What is a Threat Intelligence Platform

4 min. read

Threat Intelligence Platform Definition

A Threat Intelligence Platform (TIP) is a technology solution that collects, aggregates and organizes threat intel data from multiple sources and formats. A TIP provides security teams with information on known malware and other threats, powering efficient and accurate threat identification, investigation and response. It enables threat analysts to spend their time analyzing data and investing potential security threats rather than spending their time collecting and managing data. Moreover, a TIP allows security and threat intelligence teams to easily share threat intelligence data with other stakeholders and security systems. A TIP can be deployed as either a software-as-a-service (SaaS) or as an on-premises solution.

What Threat Intelligence Is and Why Companies Need It

Threat intelligence is any data or knowledge—ranging from technical and human knowledge to predictions about future threats—that helps companies:

  • Detect, identify, validate and investigate potential security threats, attacks, malicious threat actors and indicators of compromise (IOCs).
  • Understand the broader context and implications of security threats and attacks.
  • Regularly provide threat-related information to security, incident response, risk management, executive and other teams.

Threat intelligence platforms aggregate threat data from across organizations, arming security teams with external knowledge about threats, allowing them to be more proactive, predictive and make better decisions. However, since threat intelligence data frequently comes from hundreds of sources, aggregating this information manually is a very time-consuming task. A task that is ripe for automation.

In most security operations centers (SOCs) threat intelligence is a function, but in large organizations it can also be handled by a dedicated team.

Why Companies Need a Threat Intelligence Platform

In the past, security and threat intelligence teams used multiple tools and processes to manually gather and review threat intelligence data from a variety of sources, identify and respond to potential security threats and share threat intelligence with other stakeholders (usually through email, spreadsheets or an online portal).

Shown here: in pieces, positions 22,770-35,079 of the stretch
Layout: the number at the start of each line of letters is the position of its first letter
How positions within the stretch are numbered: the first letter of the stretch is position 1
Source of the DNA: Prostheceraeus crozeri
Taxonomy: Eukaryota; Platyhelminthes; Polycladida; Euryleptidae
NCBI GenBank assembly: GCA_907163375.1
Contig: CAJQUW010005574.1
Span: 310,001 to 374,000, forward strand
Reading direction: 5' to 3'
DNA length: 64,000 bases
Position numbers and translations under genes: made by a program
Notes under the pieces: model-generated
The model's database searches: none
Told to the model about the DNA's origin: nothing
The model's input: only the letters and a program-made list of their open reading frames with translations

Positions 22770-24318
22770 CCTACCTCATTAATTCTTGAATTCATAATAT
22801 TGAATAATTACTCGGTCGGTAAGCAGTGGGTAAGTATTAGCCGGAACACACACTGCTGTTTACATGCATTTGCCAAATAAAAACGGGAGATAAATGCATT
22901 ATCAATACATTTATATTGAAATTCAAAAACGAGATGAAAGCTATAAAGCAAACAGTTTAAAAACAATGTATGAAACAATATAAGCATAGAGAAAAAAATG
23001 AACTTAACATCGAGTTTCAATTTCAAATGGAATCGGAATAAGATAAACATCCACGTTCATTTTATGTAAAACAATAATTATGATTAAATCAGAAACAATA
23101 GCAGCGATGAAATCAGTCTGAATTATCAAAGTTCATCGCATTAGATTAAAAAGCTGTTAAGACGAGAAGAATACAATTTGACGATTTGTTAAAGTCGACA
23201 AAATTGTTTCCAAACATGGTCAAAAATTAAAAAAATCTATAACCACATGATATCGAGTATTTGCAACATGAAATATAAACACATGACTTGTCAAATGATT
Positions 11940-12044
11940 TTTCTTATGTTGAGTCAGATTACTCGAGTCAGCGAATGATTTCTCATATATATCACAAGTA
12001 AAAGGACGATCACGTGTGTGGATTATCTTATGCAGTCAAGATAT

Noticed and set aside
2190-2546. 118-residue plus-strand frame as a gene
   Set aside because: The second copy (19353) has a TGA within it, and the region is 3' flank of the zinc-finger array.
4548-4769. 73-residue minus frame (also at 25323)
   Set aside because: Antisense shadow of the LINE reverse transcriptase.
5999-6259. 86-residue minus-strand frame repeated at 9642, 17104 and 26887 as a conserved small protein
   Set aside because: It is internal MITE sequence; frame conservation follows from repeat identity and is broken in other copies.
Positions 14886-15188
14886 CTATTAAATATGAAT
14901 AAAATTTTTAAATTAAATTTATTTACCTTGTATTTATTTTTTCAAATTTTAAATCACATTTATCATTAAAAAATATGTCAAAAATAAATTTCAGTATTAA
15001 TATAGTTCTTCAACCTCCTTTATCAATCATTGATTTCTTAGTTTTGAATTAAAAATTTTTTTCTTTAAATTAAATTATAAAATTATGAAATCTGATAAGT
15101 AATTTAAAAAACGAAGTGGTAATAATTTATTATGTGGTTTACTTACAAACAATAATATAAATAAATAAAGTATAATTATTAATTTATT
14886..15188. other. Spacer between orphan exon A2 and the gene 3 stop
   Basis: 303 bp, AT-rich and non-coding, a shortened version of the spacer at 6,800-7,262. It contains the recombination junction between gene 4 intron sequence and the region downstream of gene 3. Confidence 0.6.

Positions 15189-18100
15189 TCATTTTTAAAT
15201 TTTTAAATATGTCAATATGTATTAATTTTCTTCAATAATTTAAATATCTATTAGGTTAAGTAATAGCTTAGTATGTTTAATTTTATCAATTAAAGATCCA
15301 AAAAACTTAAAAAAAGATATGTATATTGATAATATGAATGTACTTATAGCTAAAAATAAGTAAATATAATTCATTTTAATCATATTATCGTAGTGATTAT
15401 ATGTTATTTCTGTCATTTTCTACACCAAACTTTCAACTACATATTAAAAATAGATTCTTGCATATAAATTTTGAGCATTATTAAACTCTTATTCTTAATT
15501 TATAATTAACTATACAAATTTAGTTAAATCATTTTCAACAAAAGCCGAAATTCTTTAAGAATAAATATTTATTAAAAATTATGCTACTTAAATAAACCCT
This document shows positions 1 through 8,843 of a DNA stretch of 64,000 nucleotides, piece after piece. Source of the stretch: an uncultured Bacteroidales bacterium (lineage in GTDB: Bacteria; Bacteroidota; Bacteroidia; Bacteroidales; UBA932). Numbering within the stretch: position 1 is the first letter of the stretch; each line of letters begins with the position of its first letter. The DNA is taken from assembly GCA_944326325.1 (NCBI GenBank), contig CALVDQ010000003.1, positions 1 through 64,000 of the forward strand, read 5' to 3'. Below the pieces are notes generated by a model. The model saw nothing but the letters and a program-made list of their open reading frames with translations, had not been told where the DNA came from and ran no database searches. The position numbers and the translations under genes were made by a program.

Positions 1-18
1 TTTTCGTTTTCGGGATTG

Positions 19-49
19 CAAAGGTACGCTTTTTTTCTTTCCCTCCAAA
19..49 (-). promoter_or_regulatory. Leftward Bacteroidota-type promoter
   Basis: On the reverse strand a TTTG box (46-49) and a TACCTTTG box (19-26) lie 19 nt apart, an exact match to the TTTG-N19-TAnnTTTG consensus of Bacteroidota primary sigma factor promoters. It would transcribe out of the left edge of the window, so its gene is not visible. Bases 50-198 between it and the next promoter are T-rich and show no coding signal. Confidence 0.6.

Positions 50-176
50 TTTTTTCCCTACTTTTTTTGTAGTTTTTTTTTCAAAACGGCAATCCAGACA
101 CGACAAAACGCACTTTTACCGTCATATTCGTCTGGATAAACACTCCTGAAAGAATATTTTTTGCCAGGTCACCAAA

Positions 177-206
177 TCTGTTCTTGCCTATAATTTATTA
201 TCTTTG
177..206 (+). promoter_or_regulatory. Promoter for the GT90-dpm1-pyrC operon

Increasingly, this approach no longer works because:

  • Today, companies are collecting massive amounts of data in a wide variety of different formats such as STIX/TAXII, JSON, XML,PDF, CSV, email and so on.
  • With each passing year, the number and type of security threats (from malicious actors, malware, phishing, botnets, denial-of-service (DDoS) attacks, ransomware, etc.) continues to increase in both scope and sophistication.
  • Millions of potential threat indicators are spun up every day.
  • Companies need to respond to potential security threats much quicker than they have had to in the past in order to prevent widespread damage.

All of these factors can leave security and threat intelligence teams drowning in noise and false positives making it difficult for them to know and sort out: 1) which data is the most relevant and useful to their company so they can analyze it and identify potential security threats; and 2) which

threats are real and which ones aren’t, so that they can focus their time accordingly.

On top of this, security and threat intelligence teams must also:

  • Oversee other important security-related activities such as security planning, monitoring, feedback, response and remediation.